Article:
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Must-Know Afrikaans Verbs for Beginners

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Learning a new language can feel like a daunting task, especially when it comes to verbs – they’re the action words that bring a sentence to life! If you’re starting out with Afrikaans, getting familiar with some basic verbs can help you begin forming simple sentences and expressing ideas. Here’s a list of must-know Afrikaans verbs for beginners, complete with definitions and examples to jump-start your language learning journey.

Wees (to be)
This verb is the equivalent of “to be” in English and is used similarly to express states of being.
Sy is my suster. (She is my sister.)

(to have)
“Hê” is the Afrikaans verb for “to have,” indicating possession of something.
Ek het ‘n hond. (I have a dog.)

Doen (to do)
A vital verb in any language, “doen” corresponds to “to do” in English.
Wat doen jy? (What are you doing?)

Gaan (to go)
This word describes the act of going somewhere and is often used to speak about future actions.
Ek gaan more winkel toe. (I am going to the shop tomorrow.)

Kom (to come)
Just like in English, “kom” is used when someone or something is coming towards the speaker.
Die kinders kom nou huis toe. (The children are coming home now.)

Sien (to see)
To describe the physical act of seeing, “sien” is the verb you would use.
Kan jy die berg sien? (Can you see the mountain?)

Hoor (to hear)
Afrikaans uses “hoor” to express the action of hearing sounds.
Ek kan jou nie hoor nie. (I can’t hear you.)

Werk (to work)
Whether you’re talking about labor or functioning correctly, “werk” is the verb that means “to work.”
Waar werk jy? (Where do you work?)

Speel (to play)
For leisure activities or playing games, “speel” is the verb you would use in Afrikaans.
Die kinders speel buite. (The children are playing outside.)

Eet (to eat)
One of the most essential verbs in any language, “eet” is used when talking about consuming food.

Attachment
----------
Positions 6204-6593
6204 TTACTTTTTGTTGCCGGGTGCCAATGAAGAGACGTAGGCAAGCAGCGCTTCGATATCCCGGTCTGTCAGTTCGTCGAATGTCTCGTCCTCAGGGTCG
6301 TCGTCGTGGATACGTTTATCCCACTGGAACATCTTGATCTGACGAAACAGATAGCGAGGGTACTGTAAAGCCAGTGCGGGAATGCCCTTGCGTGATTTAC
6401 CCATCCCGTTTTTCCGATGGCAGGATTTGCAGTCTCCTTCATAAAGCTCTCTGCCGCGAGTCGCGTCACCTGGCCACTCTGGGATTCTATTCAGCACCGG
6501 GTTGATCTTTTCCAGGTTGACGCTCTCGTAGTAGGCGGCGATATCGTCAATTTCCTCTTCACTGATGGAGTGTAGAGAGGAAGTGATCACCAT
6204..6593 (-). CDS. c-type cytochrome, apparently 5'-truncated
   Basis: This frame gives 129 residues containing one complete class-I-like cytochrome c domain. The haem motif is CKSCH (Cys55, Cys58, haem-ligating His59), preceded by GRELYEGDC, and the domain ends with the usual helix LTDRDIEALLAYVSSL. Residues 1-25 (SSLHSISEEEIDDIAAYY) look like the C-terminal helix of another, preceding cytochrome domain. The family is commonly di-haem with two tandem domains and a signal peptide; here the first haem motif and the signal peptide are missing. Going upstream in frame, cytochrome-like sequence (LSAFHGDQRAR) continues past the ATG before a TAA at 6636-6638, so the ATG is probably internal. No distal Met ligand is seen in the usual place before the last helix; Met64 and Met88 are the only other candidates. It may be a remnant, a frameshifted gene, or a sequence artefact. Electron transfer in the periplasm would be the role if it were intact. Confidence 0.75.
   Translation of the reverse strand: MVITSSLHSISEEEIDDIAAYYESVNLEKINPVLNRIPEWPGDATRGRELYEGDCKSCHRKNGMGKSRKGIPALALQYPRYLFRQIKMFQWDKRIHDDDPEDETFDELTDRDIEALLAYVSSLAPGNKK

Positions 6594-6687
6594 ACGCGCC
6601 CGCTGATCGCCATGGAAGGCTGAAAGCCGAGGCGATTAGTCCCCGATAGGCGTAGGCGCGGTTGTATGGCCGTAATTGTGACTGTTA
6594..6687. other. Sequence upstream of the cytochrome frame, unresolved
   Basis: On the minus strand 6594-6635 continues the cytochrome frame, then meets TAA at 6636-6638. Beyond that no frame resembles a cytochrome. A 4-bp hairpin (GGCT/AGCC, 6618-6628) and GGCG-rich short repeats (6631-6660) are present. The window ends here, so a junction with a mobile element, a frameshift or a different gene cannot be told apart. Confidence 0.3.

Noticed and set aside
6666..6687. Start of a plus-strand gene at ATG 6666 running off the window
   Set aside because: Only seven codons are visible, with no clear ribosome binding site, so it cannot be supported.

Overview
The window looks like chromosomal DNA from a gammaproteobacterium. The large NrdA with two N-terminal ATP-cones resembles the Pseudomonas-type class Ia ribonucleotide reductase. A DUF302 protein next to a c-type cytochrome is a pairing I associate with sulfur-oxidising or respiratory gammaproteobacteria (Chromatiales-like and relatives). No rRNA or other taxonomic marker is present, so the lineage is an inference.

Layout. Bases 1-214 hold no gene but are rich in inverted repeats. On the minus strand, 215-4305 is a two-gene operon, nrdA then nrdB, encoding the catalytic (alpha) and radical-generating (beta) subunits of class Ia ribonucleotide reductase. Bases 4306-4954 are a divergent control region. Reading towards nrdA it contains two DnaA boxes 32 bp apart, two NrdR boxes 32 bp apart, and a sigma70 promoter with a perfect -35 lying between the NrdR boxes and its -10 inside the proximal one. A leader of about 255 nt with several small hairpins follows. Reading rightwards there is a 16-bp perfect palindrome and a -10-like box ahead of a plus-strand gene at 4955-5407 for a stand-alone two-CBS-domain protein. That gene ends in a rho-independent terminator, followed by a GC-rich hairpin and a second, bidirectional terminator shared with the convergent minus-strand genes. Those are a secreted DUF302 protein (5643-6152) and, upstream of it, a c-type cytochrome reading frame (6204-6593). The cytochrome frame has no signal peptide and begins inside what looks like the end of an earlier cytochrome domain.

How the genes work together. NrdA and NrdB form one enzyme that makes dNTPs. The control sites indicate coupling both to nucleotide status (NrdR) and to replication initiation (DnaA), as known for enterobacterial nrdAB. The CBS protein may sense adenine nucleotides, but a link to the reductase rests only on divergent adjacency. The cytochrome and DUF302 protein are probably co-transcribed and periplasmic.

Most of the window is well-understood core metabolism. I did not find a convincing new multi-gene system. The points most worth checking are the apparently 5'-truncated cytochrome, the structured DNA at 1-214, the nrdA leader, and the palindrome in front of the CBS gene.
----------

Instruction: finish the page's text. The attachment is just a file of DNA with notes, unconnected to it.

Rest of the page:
Ons eet aandete om sewe. (We eat dinner at seven.)

Drink (to drink)
Similar to “eet,” but for liquids, “drink” is used when you’re talking about drinking something.
Ek drink koffie in die oggend. (I drink coffee in the morning.)

Lees (to read)
When you’re looking at text and interpreting it, you’ll be using the verb “lees” in Afrikaans.
Ek lees tans ‘n interessante boek. (I am currently reading an interesting book.)

Slaap (to sleep)
When it’s time to rest and recharge, “slaap” is the verb you’ll use to describe that action.
Ek gaan nou slaap. (I am going to sleep now.)

Praat (to speak/talk)
Whether you’re having a conversation or giving a speech, “praat” is the verb for verbal communication.
Ons praat Afrikaans by die huis. (We speak Afrikaans at home.)

Liefhê (to love)
An essential verb for expressing affection, “liefhê” conveys a deep sense of love.
Ek liefhê my gesin. (I love my family.)

Leer (to learn)
As you’re gaining new knowledge, especially in Afrikaans, you’re using the verb “leer” to describe that process.
Ek leer nuwe woorde elke dag. (I learn new words every day.)

Loop (to walk)
For the basic movement of walking, use the verb “loop” in Afrikaans.
Ons loop elke oggend in die park. (We walk in the park every morning.)

These foundational verbs are just the beginning of your Afrikaans language adventure. By starting with these common actions, you’ll be well on your way to forming sentences and engaging in conversations. As with any language, practice is key, so try to use these verbs as often as possible to build your fluency. Veel geluk (good luck) with your learning!

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